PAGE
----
SSL: How are certificates protected against man in the middle attacks?

0 votes
asked Jan 21, 2010 by sixtyfootersdude

My question is about certificates specifically in ssl but I think the questions should apply to all certificates. I have included the SSL procedure for the sake of clarity.

In SSL this is what I understand to be the procedure:


  • sends supported crypto algorithms
  • sends client nonce

2) Server

  • chooses (and sends) a
    • symmetric algorithm
    • a public key algorithm
    • a MAC algorithm
  • sends it's certificate
  • sends server nonce

3) Client

  • verifies certificate
    • Extracts public key
  • Generates a pre-master secret key (pms)
  • encrypts with servers public key and sends

4) Client and Server

  • compute master secrete (MS) from PMS and nonces
  • PMS sliced to generate two encryption & two mac keys

5) Client

  • sends a mac of all handshakes (to ensure they were not previously modifide)

6) Server

  • sends a mac of all handshakes


What stops a man in the middle attack from happening at step two? Why can't a man in the middle, say trudy, capture the certificate sent by the server and change the public key in it (to something it has the private key to).

I assume that the certificate is encrypted somehow.

However the server cannot encrypt the certificate because the client does not have the public key yet. When the server gets the key from an authority (like veri-sign) would the key be pre-incripted using verisign's public key? I think this should work because all web browsers should have the public keys of most authorities.

4 Answers

0 votes
answered Jan 21, 2010 by blueraja-danny-pflug

Certificates are signed by some trusted authority, such as Verisign.

The certificates for these root authorities are built right into the browsers when you download them. You can view the root certificates in Firefox, for example, by going to tools-->options-->advanced-->encryption-->view certificates-->authorities.

If any one of these root-certificate authorities is compromised, however, you are right that a certificate could be forged, making a man-in-the-middle attack possible.

0 votes
answered Jan 21, 2010 by jens-schauder

No, the certificate is not encrypted. But it is signed by a certification authority (CA). Since those check the information included in the certificate (especially the URL to which the cert belongs), there shouldn't be a second valid certificate for a given URL.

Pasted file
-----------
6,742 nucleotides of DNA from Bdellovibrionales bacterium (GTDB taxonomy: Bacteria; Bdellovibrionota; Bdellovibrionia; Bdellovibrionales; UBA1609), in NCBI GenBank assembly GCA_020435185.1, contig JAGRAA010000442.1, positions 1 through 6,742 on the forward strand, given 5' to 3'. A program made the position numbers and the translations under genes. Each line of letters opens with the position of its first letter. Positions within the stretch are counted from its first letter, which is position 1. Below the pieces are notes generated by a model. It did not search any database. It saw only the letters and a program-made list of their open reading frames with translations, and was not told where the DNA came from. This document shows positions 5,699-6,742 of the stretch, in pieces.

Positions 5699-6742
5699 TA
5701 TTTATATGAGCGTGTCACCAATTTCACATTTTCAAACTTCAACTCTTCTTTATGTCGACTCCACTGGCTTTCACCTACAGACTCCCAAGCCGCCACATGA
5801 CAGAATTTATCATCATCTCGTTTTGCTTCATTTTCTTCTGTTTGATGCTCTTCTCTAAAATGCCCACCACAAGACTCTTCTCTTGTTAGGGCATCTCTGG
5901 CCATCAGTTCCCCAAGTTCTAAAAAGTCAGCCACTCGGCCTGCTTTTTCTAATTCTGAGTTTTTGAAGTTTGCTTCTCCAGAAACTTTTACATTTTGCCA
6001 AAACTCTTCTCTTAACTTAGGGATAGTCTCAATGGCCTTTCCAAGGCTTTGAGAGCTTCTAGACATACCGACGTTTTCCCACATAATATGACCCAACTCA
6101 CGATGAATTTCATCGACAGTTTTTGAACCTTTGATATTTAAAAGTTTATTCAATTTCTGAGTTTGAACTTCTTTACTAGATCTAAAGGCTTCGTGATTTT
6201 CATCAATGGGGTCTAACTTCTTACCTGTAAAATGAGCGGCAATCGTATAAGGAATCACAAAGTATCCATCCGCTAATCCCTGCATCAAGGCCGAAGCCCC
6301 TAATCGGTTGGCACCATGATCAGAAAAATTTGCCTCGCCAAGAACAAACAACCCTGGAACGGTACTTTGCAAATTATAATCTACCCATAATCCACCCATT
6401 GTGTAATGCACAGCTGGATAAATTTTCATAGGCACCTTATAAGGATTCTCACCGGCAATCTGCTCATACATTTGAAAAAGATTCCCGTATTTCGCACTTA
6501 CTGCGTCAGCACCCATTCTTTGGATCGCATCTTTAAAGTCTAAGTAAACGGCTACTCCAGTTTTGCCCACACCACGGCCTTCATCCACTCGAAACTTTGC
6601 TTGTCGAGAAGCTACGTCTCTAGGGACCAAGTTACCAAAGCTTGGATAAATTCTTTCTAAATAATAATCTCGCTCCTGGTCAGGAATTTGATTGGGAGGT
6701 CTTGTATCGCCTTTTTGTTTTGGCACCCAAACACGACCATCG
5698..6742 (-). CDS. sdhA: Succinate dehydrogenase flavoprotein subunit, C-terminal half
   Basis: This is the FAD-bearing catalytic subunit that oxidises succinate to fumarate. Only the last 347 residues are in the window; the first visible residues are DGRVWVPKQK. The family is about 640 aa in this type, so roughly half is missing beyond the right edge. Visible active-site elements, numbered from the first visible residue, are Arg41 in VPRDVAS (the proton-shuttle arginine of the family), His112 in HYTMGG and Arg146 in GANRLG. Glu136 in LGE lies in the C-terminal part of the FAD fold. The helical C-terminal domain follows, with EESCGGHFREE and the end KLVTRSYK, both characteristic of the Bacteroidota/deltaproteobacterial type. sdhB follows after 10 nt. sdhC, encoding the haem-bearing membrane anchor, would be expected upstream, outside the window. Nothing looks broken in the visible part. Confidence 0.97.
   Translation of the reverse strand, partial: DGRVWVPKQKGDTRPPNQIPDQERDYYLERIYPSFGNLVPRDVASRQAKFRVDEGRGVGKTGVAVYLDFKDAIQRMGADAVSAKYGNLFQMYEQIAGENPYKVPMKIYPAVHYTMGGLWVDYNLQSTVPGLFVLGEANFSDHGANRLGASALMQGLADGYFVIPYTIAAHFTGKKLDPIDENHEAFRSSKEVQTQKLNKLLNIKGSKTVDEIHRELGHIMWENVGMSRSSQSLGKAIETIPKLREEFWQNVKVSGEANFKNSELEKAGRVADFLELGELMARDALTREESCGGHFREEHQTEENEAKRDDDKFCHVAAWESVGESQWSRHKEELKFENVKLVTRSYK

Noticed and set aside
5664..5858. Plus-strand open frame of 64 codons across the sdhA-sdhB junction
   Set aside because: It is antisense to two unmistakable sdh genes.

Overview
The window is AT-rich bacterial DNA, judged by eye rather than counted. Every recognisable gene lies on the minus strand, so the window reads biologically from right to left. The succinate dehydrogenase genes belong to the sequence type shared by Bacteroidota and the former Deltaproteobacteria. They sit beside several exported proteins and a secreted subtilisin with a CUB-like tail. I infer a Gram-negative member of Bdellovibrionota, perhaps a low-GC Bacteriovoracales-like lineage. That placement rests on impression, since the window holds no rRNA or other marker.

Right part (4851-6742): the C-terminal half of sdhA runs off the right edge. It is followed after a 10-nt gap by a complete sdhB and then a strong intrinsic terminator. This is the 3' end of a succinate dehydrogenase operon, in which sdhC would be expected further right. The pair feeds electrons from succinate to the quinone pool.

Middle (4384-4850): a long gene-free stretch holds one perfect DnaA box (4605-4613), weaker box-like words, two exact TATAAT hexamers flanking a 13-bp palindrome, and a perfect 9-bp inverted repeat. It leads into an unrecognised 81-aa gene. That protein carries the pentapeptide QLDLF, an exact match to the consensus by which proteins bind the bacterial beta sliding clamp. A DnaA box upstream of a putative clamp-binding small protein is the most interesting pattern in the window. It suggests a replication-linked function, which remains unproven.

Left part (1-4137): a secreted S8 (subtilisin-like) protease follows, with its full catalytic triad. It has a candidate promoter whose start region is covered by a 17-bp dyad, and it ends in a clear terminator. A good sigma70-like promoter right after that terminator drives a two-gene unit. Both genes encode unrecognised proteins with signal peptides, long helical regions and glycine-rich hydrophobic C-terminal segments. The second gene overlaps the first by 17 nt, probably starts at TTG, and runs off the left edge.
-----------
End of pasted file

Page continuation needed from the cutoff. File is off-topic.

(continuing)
The cert of the CA is checked against a trust store (e.g. in your browser). If this truststore is compromised, or if you trust not valid certificates, there is no protection against man in the middle attacks

0 votes
answered Jan 21, 2010 by zz-coder

You actually pointed out a weak spot of PKI.

Say Trudy is in the middle of you and yourbank ( Trudy can change the public key at will at step 2 but the certificate's signature will be invalid. So Trudy has to find a way to generate the signature again. It's safe to say that the trusted CAs will not do this for him. So he has to sign with a fake CA, which is not trusted by your browser. This is still safe theoretically.

However, most browsers (especially IE 6) display a vague security warning and most people don't understand and just ignore, according to some tests.

0 votes
answered Sep 15, 2017 by mohammad-faizan-ali

Here is a very simplified explanation:

Your web browser downloads the web server's certificate, which contains the public key of the web server. This certificate is signed with the private key of a trusted certificate authority.

Your web browser comes installed with the public keys of all of the major certificate authorities. It uses this public key to verify that the web server's certificate was indeed signed by the trusted certificate authority.

The certificate contains the domain name and/or ip address of the web server. Your web browser confirms with the certificate authority that the address listed in the certificate is the one to which it has an open connection.

Your web browser generates a shared symmetric key which will be used to encrypt the HTTP traffic on this connection; this is much more efficient than using public/private key encryption for everything. Your browser encrypts the symmetric key with the public key of the web server then sends it back, thus ensuring that only the web server can decrypt it, since only the web server has its private key.

Note that the certificate authority (CA) is essential to preventing man-in-the-middle attacks. However, even an unsigned certificate will prevent someone from passively listening in on your encrypted traffic, since they have no way to gain access to your shared symmetric key.

It's also worth noting that in addition to purchasing a certificate (as mentioned above), you can also create your own for free; this is referred to as a "self-signed certificate". The difference between a self-signed certificate and one that's purchased is simple: the purchased one has been signed by a Certificate Authority that your browser already knows about. In other words, your browser can easily validate the authenticity of a purchased certificate.

Unfortunately this has led to a common misconception that self-signed certificates are inherently less secure than those sold by commercial CA's like GoDaddy and Verisign, and that you have to live with browser warnings/exceptions if you use them; this is incorrect.

If you securely distribute a self-signed certificate (or CA cert, as bobince suggested) and install it in the browsers that will use your site, it's just as secure as one that's purchased and is not vulnerable to man-in-the-middle attacks and cert forgery. Obviously this means that it's only feasible if only a few people need secure access to your site (e.g., internal apps, personal blogs, etc.).

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